Nanos by the Numbers

Nik Nanos has his fingers on the pulse of North Americans, gauging their views on a wide range of topics. Canada’s top opinion pollster has made uncannily accurate predictions, especially on election outcomes. Getting to the top of his field was one result he didn’t predict.
By: 
Shelley Pleiter
Issue: 

For a man who measures conventional wisdom for a living, Nik Nanos, EMBA’10, Artsci’88, has been known to disregard it, often at critical points in his professional life. The founder and CEO of the Nanos Research Corporation, one of Canada’s leading public and market research companies, relishes telling the stories behind these choices, punctuating many with a hearty laugh, as if to say, “Who would have thought it?” Even so, it’s clear that none of these decisions were taken lightly, and that a measured analysis informed each one. It’s just what one would expect from the country’s most precise pollster, one who has set the record for the most accurate prediction of a federal election call in Canada’s history.

So how did he build his firm while still a Queen’s undergraduate student in Kingston into an internationally respected company that counts Bloomberg, the CBC, The Globe and Mail, and numerous Fortune 500 companies, government and non-profit organizations among its clients? The numbers tell at least part of the story.

4 Family Members

Nik and his brother John (Artsci’92) were born and raised in Trenton, Ont., by parents Dimitris and Patricia Nanos. Nik’s father had emigrated from Greece after WWII and become an entrepreneur, opening a billiard parlour and branching out into other ventures that crossed his path before his death at the young age of 47. Nik soon learned more about the family’s business holdings in the vacuum created by his father’s passing, and benefited from the experience of members of the extended family who shared this entrepreneurial drive. “Only the exceptions among our family and friends worked for someone else,” Nik explains. “Almost all had businesses and projects on the side, ranging from the restaurant and food businesses to residential and commercial real estate.”

Originally, he planned to buck the family trend and become a lawyer. The first step was to be a degree in politics at Queen’s, with law school to follow. But a provincial election in 1987 provided the impetus for a change in direction, one that went against his own conventional wisdom that a career in law was where his future lay.

22.76% of vote captured by Nik’s first client

Tom Annis, a Kingston businessman and friend of Nik’s father, was the local PC candidate in the Ontario election of 1987. He’d received a proposal from a Toronto polling firm to do a survey of the riding to assess his chances. “He invited me over for dinner and showed me the proposal,” Nik recalls. “He knew that I was studying this sort of thing at Queen’s, and asked if it was a good proposal, at a good price. I half-jokingly said, ‘Pay me the same fee and I’ll do a better job.’ To my surprise, he laughed and said, ‘You’re on!’”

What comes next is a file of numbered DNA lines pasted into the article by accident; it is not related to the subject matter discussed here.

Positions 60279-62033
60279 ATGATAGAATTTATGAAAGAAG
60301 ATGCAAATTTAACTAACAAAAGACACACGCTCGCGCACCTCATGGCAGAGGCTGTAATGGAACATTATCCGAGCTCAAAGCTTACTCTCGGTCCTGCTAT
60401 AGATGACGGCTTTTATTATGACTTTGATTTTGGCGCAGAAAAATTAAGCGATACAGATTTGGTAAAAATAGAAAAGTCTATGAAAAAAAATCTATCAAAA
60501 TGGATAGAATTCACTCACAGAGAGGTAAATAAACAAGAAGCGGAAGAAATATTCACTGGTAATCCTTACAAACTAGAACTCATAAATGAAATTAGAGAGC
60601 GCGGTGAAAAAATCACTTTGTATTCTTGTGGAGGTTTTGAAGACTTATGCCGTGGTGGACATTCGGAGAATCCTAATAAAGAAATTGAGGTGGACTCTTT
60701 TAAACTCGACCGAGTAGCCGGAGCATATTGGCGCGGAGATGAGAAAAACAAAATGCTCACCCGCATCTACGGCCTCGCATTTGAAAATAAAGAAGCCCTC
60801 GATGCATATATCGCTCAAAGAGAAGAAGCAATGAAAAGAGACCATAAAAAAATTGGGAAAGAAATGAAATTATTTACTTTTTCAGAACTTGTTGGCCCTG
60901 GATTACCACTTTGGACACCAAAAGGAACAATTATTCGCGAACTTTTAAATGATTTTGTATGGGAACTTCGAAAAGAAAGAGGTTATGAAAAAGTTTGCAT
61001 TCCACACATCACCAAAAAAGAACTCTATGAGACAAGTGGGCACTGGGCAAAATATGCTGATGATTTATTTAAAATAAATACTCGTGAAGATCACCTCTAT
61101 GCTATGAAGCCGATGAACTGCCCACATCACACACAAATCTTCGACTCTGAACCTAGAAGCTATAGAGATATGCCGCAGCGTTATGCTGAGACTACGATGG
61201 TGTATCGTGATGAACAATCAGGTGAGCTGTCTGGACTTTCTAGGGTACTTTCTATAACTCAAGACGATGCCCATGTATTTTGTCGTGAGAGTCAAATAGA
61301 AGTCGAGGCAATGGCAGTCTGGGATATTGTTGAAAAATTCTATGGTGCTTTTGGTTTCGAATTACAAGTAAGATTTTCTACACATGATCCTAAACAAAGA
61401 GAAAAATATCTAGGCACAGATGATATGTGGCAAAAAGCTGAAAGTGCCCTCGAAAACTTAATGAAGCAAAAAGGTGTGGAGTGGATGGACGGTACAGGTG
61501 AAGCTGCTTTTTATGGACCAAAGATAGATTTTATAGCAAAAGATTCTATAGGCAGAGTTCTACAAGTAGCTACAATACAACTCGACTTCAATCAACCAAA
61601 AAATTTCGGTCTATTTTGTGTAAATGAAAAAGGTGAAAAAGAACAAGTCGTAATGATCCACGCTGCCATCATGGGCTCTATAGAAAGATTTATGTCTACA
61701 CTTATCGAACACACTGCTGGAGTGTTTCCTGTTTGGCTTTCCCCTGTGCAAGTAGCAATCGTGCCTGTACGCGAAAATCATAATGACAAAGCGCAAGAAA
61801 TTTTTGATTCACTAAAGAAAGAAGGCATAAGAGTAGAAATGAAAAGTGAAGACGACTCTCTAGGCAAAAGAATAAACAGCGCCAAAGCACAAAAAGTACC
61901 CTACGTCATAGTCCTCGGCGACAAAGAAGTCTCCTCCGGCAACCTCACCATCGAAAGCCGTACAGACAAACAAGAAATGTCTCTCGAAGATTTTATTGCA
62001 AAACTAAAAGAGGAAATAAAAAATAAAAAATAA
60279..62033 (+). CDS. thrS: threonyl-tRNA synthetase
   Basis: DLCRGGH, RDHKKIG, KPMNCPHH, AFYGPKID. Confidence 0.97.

The 1987 provincial election didn’t turn out as Tom had hoped (he placed third), but at least his pollster had prepared him for the results. Like many successful entrepreneurs, Tom was adept at recognizing potential and he saw this in Nik. He proposed putting together a group of partners to invest in a market-research company with Nik as one of the founding partners and its driving force.

“Of course, my mother cried when I told her I wasn’t going to be a lawyer,” Nik laughs. “Being a consultant was a bit too ephemeral an occupation for my family’s taste, practical business people that they were.”

The firm, SES Research, set up shop in downtown Kingston in 1987, with Nik doing double-duty as a fourth-year politics student and a part-time public opinion researcher. He also assisted Tom with his other business interests. “Tom was great at providing advice and guiding me through the start-up phase of the business. I truly benefited from his mentorship,” says Nik, also acknowledging fellow founding partner Peter Radley, LLB’65, for his expertise and guidance.

It didn’t take long for the partners to realize that making money as a political polling firm in Kingston wasn’t a sustainable business model.

$0* Value of the firm’s first commercial contract(*plus an IBM computer)

The partners decided to market the firm’s services to corporate customers, arranging for Nik to meet with Jim Barber, the owner of MicroAge Computers in Kingston. Nik pitched the benefits of doing a customer-satisfaction survey and was pleased with the owner’s enthusiastic response. Until the questions started. “He asked me how many corporate clients the firm had, and I said, ‘None,’” Nik recalls. “Then he asked about my experience in working at a market-research firm, and I said I didn’t have any. I finally confessed that I didn’t even have a computer to do the survey, but I made him an offer. I said I’d do the survey and he could pay me in computer equipment. If he wasn’t satisfied, I’d return the computer. But if he was, I’d get to keep the computer and he’d write me a reference letter.”

The owner, being a shrewd entrepreneur himself, accepted. Nik completed the project and more than satisfied his first corporate client. The computer, along with a reference letter, was his.

$675 The fee for a project that opened doors to corporate Canada